UConn’s Obi Melifonwu is a name to monitor

November 23rd, 2016 | Written by Rob Staton

Obi Melifonwu — great tackling form, fantastic range, big frame

First of all, thanks to contributor ‘McGruff’ for the heads up on this guy. He was recently name-checked in one of Daniel Jeremiah’s ‘Ask 5’ articles on NFL.com. In this particular piece, Jeremiah asked five different executives to name the college prospect they believed had the most upside. He was looking for a lesser known player.

One executive suggested Obi Melifonwu, a safety from Connecticut:

“The UConn safety is really intriguing. He’s freaky athletic and he’s going to put up big-time testing numbers. He’ll run low 4.4s (in the 40-yard dash) and jump over 40 inches. He can play in the slot as well. Huge upside.”

I hadn’t come across Melifonwu unlike the other names mentioned (Bucky Hodges, Seth Russell, Daeshon Hall, Travis Dural). Having seen the other four — none really jump off the screen. There’s certainly some potential with Hall’s frame and pass-rushing ability and Hodges is another big-bodied TE (a jump-ball 1v1 specialist rather than a separation guy).

Melifonwu was intriguing though. A 6-3, 220lbs safety that runs a 4.4 and jumps 40 inches?

At the 2015 combine, UConn safety Byron Jones broke a 46-year-old broad jump world record (12-3). He also had a 44.5 inch vertical and at his pro-day, reportedly ran in the 4.36-4.39 range.

Jones was drafted by the Dallas Cowboys with the #27 overall pick.

So how do the two players compare? Here’s the UConn Head Coach Bob Diaco:

“Obi’s the best safety in America”

That’s possibly hyperbolic considering Jabrill Peppers is going to be on the final list of Heisman candidates and the depth at safety across the board has arguably never been stronger. We could see five or six safety’s drafted in the first round in 2017 — and that’s no exaggeration.

That said, none of the group look anything like Melifonwu. There aren’t many humans in the world capable of running a 4.40 forty and jumping +40 inches at 6-3 and 220lbs. If his work out is even remotely close to Jones (listed at 6-1 and 199lbs at his combine) — then there’s a chance he could be one of the big risers over the coming months.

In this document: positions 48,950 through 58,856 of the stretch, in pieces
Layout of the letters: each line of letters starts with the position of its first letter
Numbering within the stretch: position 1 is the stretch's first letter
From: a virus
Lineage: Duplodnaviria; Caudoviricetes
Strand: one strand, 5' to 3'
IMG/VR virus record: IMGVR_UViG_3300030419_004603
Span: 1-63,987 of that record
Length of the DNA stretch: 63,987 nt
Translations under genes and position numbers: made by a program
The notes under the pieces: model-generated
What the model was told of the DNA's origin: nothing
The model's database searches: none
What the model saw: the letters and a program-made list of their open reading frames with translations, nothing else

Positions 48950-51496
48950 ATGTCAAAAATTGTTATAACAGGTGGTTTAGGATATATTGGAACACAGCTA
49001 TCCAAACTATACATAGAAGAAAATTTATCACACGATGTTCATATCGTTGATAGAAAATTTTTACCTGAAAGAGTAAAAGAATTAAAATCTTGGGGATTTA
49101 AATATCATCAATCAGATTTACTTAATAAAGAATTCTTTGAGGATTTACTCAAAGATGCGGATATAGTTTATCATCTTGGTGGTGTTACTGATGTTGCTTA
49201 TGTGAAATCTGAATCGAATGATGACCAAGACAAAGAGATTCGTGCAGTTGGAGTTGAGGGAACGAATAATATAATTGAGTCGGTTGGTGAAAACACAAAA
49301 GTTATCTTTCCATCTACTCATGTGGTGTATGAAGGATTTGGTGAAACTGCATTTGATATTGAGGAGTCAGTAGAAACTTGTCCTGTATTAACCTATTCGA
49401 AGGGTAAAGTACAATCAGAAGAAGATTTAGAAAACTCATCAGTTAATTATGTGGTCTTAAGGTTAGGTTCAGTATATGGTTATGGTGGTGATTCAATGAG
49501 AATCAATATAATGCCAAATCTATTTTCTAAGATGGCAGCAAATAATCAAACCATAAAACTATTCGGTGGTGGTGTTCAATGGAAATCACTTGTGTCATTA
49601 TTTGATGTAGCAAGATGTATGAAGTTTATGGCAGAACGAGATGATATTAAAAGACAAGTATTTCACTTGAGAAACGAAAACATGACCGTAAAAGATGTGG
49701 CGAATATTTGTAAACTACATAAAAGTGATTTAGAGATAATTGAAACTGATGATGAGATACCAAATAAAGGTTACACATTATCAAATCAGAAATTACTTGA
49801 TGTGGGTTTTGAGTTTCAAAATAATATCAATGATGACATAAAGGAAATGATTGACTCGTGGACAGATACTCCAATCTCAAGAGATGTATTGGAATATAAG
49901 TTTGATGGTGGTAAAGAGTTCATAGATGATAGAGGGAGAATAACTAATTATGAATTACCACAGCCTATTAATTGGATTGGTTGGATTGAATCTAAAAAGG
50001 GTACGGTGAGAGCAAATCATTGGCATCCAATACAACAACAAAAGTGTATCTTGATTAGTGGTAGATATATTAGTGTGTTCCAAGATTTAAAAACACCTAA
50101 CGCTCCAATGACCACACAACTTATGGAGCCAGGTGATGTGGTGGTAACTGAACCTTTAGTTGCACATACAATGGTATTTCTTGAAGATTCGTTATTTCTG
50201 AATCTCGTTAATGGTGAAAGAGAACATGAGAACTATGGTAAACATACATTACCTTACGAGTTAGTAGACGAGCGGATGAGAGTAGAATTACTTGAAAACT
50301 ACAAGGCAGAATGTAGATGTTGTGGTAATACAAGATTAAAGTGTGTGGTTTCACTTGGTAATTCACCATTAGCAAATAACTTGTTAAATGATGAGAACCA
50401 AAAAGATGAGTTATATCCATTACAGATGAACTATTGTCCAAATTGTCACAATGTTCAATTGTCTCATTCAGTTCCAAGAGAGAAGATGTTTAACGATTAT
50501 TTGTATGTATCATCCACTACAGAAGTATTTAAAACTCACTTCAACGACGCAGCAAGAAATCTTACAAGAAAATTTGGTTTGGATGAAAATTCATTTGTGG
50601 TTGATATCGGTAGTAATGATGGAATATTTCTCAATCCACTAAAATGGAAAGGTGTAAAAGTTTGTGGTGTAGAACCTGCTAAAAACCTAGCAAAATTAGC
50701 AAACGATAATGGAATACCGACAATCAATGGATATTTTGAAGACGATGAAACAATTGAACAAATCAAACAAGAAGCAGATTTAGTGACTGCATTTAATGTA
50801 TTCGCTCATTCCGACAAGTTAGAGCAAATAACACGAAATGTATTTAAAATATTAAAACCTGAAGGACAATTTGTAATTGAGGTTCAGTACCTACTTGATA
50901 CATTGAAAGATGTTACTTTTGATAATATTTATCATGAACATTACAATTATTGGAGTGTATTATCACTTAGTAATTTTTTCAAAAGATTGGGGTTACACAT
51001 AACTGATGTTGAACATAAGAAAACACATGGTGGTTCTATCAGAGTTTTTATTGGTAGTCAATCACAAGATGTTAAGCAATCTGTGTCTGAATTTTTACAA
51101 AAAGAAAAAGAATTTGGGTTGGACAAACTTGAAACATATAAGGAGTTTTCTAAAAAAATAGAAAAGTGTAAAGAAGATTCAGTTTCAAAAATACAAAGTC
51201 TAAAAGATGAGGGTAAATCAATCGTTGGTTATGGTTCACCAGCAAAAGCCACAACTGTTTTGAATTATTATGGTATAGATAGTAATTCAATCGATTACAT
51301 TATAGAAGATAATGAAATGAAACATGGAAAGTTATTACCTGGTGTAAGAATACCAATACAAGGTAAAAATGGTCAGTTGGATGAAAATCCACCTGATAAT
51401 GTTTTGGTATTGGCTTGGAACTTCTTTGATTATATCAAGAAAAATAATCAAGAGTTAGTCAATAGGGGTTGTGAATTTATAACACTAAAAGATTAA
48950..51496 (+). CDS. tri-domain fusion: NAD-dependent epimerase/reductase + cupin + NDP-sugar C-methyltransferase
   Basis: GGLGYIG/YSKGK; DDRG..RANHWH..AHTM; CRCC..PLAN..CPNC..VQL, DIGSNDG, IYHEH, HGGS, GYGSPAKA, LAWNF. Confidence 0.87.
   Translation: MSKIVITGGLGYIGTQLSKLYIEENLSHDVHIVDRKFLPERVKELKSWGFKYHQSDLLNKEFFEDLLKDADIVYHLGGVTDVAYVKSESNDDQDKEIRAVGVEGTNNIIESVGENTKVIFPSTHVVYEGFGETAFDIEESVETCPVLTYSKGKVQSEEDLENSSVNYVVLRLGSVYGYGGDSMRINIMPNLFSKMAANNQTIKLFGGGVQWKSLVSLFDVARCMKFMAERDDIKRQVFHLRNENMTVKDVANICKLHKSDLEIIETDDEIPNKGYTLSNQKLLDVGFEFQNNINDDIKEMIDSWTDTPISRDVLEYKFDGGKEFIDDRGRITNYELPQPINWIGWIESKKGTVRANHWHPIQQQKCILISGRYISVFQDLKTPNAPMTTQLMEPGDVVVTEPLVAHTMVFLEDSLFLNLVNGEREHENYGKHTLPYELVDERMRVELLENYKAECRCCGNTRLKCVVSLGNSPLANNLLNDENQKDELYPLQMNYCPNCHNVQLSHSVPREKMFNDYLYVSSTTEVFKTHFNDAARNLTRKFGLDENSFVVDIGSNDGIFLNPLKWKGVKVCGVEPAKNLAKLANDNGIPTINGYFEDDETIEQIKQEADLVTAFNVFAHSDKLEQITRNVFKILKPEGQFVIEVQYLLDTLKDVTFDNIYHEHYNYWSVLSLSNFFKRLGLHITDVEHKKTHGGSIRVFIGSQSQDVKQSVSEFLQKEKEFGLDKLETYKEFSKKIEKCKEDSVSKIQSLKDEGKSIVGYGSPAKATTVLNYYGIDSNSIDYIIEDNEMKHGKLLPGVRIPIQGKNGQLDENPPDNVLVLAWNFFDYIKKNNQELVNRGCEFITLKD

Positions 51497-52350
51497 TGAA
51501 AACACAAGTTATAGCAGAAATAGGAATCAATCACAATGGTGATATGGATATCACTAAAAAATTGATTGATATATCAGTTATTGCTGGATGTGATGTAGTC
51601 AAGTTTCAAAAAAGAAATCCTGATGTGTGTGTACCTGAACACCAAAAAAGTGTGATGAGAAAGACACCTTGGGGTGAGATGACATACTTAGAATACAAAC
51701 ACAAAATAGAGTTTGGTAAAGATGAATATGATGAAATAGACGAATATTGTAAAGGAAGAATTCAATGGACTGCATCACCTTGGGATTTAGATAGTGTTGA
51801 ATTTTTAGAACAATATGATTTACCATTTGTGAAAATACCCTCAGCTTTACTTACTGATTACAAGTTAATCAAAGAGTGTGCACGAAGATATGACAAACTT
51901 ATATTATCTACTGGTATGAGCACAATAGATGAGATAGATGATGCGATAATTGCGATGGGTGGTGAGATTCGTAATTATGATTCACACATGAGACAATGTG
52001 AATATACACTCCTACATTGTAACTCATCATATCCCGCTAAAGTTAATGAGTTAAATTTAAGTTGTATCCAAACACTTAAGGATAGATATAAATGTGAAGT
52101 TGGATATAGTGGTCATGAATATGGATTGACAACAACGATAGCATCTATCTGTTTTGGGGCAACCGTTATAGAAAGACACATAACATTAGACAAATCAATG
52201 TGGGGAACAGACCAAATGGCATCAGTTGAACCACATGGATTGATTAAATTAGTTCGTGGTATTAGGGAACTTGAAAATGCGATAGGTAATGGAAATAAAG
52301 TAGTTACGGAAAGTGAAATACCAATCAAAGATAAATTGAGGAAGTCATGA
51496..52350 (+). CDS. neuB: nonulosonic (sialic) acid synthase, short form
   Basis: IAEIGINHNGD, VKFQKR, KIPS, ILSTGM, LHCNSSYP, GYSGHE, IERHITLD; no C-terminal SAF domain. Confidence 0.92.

Diaco is clearly very positive about Melifonwu. Only last week he offered another gushing assessment — stopping himself at one point from comparing him to a big name currently in the NFL:

As we’re all aware, there’s only one really fantastic safety in the league listed at around 6-3 and 220lbs.

If Diaco was referring to Kam Chancellor in the video above — it’s important to add one disclaimer. Chancellor’s success isn’t just down to his combination of size and athleticism. It’s a mental thing too. His attitude, his ability to lead, his personality. He’s a person people naturally gravitate towards. That’s not something you can teach. It’s either in you or it isn’t. It’s a stretch to think Melifonwu can provide those same benefits because in all honesty, Kam’s probably one of a very small group capable of achieving it.

Volume 12 mentioned in the comments section recently that Kam is Seattle’s Ray Lewis. He’s right. It’s that level of intensity, personality and leadership. Those types of players are extremely rare. They’re generational.

Not only that, Kam has also mastered Seattle’s defense and seems to be the one orchestrating the checks, lining everyone up and taking control of the situation. Again, that’s not always a role left to the strong safety. There’s a reason why the Seahawks turn to Kam. He’s a student of the game at the next level — and while many college players reference a similar work ethic, it’s easier said than done when you start facing the complexities of a pro-offense.

So let’s just accept from the top — Melifonwu is unlikely to be the second coming of Kam. Who is ever going to achieve that? What he can offer a team — including the Seahawks — is still extremely useful.

I watched the 2016 Virginia vs UConn game (see below) to see what he offers. Usually I wouldn’t pass judgement until after watching three games — but I’m not anticipating a ton of UConn tape hitting the internet any time soon.

Melifonwu lines up in several very intriguing looks. He’s the deep safety on some snaps, he lines up in the slot covering wide receivers, he’ll blitz off the edge on occasions and he’ll sit at the second level in a ‘deathbacker’ style position.

The thing that leaps off the tape is his range, closing speed and wrap-up tackling ability. On one play (5:40) he is the single high safety and breaks up a deep ball to the right sideline with a jarring hit. His ability to read the play, make up ground and force an incompletion (with a bit of physicality thrown in) is Earl Thomas-esque.

He did a great job in coverage on one throw over the middle (1:49). The play was flagged but it looked like a textbook piece of coverage. He was working against the slot option (looked like a big WR but could’ve been a TE) and was flagged for PI — but it looked like a bad call.